(b) that a person has failed, is failing or is likely to fail to comply with any legal obligation to which he is subject,

(c) that a miscarriage of justice has occurred, is occurring or is likely to occur,

(d) that the health or safety of any individual has been, is being or is likely to be endangered,

(e) that the environment has been, is being or is likely to be damaged, or

(f) that information tending to show any matter falling within any one of the preceding paragraphs has been, is being or is likely to be deliberately concealed."

30. Sections 43C-H prescribe the persons to whom, or the circumstances in which, a disclosure is to be made if it is to be a protected disclosure. In addition, each subsection requires that the worker is making the disclosure "in good faith".

31. Section 43L provides that any reference to disclosure of information has effect if the person receiving the information is aware of it, as a reference to bringing the information to that person's attention.

32. Section 48(2) of ERA provides that on a complaint, amongst other things, that an employee has been subjected to a detriment in contravention of section 47B of ERA:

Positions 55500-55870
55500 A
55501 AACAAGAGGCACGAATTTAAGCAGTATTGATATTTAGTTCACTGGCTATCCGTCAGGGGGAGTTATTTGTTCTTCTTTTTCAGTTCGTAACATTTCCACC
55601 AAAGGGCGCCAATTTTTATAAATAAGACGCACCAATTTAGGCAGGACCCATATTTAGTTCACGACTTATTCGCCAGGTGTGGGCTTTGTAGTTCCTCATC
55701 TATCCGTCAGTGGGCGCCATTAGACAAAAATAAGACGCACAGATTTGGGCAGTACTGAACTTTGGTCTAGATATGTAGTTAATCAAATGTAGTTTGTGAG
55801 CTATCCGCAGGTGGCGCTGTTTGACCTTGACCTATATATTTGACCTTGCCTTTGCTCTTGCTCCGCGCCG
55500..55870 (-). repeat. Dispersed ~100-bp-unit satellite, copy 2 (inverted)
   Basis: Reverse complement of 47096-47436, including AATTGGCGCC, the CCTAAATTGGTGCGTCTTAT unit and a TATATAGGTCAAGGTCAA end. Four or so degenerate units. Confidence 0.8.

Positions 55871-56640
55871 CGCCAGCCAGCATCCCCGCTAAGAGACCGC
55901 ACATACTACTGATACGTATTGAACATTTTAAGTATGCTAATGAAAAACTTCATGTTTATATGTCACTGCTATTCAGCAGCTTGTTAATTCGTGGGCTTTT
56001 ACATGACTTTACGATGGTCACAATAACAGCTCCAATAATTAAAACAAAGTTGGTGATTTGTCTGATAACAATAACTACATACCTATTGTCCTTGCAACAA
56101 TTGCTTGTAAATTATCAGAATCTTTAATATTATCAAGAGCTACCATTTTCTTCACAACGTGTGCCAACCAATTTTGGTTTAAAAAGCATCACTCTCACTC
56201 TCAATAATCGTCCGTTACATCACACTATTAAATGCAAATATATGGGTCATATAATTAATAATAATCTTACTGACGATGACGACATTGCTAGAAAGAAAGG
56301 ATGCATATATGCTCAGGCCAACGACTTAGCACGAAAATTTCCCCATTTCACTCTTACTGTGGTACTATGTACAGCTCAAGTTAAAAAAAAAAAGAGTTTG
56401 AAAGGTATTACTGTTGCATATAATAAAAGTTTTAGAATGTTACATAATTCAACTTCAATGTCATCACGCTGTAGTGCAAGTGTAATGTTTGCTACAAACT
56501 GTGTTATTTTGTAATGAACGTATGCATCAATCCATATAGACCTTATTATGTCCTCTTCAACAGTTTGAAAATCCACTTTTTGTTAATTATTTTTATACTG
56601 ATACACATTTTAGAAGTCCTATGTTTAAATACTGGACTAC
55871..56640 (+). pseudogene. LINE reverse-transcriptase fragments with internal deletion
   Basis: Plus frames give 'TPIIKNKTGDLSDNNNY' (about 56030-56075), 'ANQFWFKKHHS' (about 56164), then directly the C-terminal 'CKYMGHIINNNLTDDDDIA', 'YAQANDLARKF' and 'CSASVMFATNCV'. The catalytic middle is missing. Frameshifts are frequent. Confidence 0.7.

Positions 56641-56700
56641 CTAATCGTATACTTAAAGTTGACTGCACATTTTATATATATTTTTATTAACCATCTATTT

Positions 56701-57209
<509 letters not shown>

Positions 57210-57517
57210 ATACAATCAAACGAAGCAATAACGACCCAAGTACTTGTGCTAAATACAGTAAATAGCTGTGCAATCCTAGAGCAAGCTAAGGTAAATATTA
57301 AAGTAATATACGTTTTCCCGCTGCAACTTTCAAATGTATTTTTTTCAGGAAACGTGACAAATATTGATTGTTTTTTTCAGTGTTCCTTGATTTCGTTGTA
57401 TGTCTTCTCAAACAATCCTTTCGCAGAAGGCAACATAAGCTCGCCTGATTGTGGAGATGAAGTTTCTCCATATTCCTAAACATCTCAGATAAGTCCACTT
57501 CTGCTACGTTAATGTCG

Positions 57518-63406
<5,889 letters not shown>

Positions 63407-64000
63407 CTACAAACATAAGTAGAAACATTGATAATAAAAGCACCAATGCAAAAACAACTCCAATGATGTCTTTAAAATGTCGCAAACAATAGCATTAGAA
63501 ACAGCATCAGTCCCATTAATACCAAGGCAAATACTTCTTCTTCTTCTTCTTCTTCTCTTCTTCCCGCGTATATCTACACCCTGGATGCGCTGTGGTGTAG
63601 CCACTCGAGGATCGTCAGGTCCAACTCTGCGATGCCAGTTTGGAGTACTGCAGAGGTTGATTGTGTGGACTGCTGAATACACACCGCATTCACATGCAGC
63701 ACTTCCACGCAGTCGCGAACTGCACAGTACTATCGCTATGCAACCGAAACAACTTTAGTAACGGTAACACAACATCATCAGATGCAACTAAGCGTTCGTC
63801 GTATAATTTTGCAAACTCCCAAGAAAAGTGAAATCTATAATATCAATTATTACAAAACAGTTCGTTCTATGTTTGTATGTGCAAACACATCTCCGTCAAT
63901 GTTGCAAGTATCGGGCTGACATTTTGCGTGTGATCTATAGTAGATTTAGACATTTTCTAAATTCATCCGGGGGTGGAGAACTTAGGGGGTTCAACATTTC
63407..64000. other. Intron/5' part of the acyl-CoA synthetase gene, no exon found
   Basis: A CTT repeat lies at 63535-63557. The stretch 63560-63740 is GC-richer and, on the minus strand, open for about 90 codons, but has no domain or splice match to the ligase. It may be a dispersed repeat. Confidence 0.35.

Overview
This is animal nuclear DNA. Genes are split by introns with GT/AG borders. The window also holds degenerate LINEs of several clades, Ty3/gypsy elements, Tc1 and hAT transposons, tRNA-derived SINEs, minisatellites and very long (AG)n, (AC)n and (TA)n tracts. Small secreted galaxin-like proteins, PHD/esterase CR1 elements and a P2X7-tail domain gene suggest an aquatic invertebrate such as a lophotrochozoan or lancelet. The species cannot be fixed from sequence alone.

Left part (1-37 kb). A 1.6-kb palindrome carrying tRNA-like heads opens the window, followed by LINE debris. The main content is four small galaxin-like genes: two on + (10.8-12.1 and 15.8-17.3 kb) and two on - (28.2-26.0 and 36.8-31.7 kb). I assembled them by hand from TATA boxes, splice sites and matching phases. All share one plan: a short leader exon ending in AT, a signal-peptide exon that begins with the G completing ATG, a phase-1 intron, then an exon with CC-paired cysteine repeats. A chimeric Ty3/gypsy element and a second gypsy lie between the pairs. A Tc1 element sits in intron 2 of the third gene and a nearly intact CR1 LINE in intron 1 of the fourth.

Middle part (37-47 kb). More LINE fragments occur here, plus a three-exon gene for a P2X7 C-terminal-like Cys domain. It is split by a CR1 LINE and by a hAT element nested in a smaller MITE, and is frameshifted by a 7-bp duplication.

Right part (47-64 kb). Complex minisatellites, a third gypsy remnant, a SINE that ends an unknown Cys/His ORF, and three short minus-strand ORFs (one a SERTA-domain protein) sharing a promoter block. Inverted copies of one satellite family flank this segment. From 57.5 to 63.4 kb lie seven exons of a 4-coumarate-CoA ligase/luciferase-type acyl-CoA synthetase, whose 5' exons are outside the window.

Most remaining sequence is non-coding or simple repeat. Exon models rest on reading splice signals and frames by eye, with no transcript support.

"it is for the employer to show the ground on which any act, or deliberate failure to act, was done."

33. The Court of Appeal in Fecitt v NHS Manchester (Public Concern at Work intervening) [2012] ICR 372, deals with the question of causation. Elias L.J., with whom the other members of the Court agreed, held at paragraph 45 that:

"…section 47B will be infringed if the protected disclosure materially influences (in the sense of being more than trivial influence) the employer's treatment of the whistleblower."

34. Underlying the adoption of that test was the view expressed by Elias L.J. at paragraph 43 that:

"…unlawful discriminatory considerations should not be tolerated and ought not to have any influence on an employer's decisions. In my judgment, that principle is equally applicable where the objective is to protect whistleblowers, particularly given the public interest in ensuring that they are not discouraged from coming forward to highlight potential wrongdoing."

35. This was the test applied by the employment tribunal in relation to the claim that Mr Panayiotou had suffered a detriment on the ground that he had made a public interest disclosure. It asked if the public interest disclosure was more than a trivial component of the reason for the employer's action: see paragraph 15 of the tribunal's reasons.

36. In relation to dismissals, section 103A of ERA provides that:

"An employee who is dismissed shall be regarded for the purpose of this Part as unfairly dismissed if the reason (or if more than one, the principal reason for the dismissal is that the employee made a protected disclosure".

37. It is for the employer to show the reason, or if more than one, the principal reason for the dismissal: see section 98(1) of ERA.